Archive for the 'Renderer' Category

Vector Vectoria



3D GIS applications often render 2D vector data, like roads, rivers, and country boundaries onto the landscape.  Techniques for combining 2D features with 3D terrain are generally either texture or geometry based.  Both have their issues.  In this blog entry, I'm going to give a short preview of Insight3D's approach.

A few years ago for STK, we developed a method using shadow volumes.  A long thin box is created that represents, for example, a road.  The bottom of the box is below the terrain and the top is above.  The terrain is colored where the box intersects the terrain forming a line.  Two papers were recently written that describe this method:  Efficient and Accurate Rendering of Vector Data on Virtual Landscapes  and Rendering 3D Vector Data using the Theory of Stencil Shadow Volumes.

While both papers describe how to determine the height of the box, they do not describe how to determine the width.  If they keep the width static, as the camera moves away from the line, the line will disappear.  In STK, we use a vertex shader to dynamically modify the width based on the camera's field of view and distance from the line to keep the line a user defined width in pixels.

This method has two issues.  Lines breaks up from certain viewpoints as seen in the left image of fig. 1.

dashed
Figure 1

Also, lines smear down the side of steep terrain, such as on mountainsides.  The left image of fig. 2 shows a line that is supposed to be one pixel wide.

smear
Figure 2

We have been working on a new lines on terrain method for Insight3D to eliminate these issues.  The right images of figs. 1 and 2 show the new method.  The line is not broken and remains one pixel wide over the mountainside.

Research into this method is ongoing.  We hope to add the ability to create patterned lines, like dashed and dotted lines.  We'd like to apply this method to create altitude contour lines.  We are also working on a line level of detail system to allow Insight3D to render massive amounts of 2D vector data.

There you go - a short preview of current research we are doing.  Sometime in the future, we expect to describe the new method in detail.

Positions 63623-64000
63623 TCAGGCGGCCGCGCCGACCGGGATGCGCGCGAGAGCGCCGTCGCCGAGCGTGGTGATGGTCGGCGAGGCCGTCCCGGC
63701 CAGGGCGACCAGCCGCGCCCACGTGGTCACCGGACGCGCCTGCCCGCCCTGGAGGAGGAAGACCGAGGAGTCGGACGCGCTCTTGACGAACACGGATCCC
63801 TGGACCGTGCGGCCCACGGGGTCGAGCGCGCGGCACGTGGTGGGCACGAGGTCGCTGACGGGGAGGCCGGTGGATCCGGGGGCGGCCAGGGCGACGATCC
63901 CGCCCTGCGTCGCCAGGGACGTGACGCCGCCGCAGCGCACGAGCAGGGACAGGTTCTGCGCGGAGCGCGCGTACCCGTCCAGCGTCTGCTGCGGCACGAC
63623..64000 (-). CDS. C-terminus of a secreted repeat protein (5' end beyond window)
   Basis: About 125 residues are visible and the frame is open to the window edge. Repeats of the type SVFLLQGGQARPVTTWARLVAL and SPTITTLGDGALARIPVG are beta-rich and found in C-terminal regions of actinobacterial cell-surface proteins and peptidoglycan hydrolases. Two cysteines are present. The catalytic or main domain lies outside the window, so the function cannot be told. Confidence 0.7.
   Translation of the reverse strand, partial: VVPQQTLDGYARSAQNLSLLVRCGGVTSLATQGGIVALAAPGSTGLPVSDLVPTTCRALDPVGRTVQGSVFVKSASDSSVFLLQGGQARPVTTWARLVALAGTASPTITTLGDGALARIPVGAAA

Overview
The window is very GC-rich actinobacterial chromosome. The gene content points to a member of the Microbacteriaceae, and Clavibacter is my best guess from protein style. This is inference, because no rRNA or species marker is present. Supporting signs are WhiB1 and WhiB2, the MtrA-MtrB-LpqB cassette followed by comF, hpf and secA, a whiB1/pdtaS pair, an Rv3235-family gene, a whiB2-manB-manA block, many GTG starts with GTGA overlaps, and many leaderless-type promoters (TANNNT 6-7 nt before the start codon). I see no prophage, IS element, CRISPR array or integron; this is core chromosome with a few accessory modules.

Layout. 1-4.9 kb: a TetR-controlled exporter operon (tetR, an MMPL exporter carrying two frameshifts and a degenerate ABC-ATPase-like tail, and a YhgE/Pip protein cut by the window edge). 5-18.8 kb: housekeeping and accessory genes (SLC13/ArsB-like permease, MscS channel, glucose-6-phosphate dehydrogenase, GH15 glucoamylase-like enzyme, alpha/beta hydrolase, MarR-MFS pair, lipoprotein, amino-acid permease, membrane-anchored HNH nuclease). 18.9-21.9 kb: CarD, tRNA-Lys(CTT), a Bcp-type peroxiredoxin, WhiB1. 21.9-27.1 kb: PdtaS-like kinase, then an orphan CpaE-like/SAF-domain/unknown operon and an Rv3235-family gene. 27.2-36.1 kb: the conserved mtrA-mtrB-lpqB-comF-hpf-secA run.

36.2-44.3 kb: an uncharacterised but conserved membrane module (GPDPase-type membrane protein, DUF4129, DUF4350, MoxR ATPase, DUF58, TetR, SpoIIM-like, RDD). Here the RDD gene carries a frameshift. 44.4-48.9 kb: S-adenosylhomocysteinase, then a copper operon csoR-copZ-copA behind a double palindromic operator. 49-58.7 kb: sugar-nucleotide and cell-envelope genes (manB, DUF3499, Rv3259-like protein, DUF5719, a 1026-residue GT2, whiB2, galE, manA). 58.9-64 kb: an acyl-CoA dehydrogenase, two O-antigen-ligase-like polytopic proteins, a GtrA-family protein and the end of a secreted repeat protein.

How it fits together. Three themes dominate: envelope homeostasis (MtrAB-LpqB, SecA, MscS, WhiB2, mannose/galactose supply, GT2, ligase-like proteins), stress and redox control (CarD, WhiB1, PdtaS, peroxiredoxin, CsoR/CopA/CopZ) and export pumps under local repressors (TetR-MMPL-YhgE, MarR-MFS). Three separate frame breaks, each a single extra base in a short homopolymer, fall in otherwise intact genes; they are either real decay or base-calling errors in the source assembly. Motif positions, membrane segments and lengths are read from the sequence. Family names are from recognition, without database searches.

Precisions, Precisions



Rendering objects over large distances is common for geospatial programs, and when done incorrectly, the objects may visually jitter.  Here, an object is made up of any combination of triangles, lines, and points, like a 3D model.  The problem becomes more noticeable as the viewer nears the object.  The following video demonstrates this using STK.  (Note that I had to modify STK as it does not ordinarily exhibit jitter.)

Rotating about the space shuttle from far away, there is no jitter.  After zooming in, the jitter is readily apparent.  In this blog entry, I'll discuss the cause of this problem and the solutions used in Point Break and STK.

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Introducing Primitives



In Point Break, primitives form the building blocks of a 3D scene. Developers create primitives and initialize them with information, such as position and attitude. Primitives then take care of all the 3D rendering (drawing) and optimizations, allowing developers to focus on their application code.

An abridged set of primitives planned for Point Break include:

  • Models – Support for the industry standard COLLADA format and AGI’s MDL format.
  • Markers –2D images that always face the viewer and remain a constant pixel size. Markers are commonly used to visualize a large number of tracks moving in real-time.
  • Polylines – Used for rendering lines on the ground or in space. Polylines are used to visualize many things including country borders, drop lines, range rings, and access lines. Polyline variants can conform to terrain when drawn on the ground.
  • Triangle Meshes – The rendering workhorse for things such as area targets (e.g. states or countries), terrain and imagery extents, ground ellipses, and border walls. The surface mesh, a triangle mesh variant, can conform to terrain when drawn on the ground.

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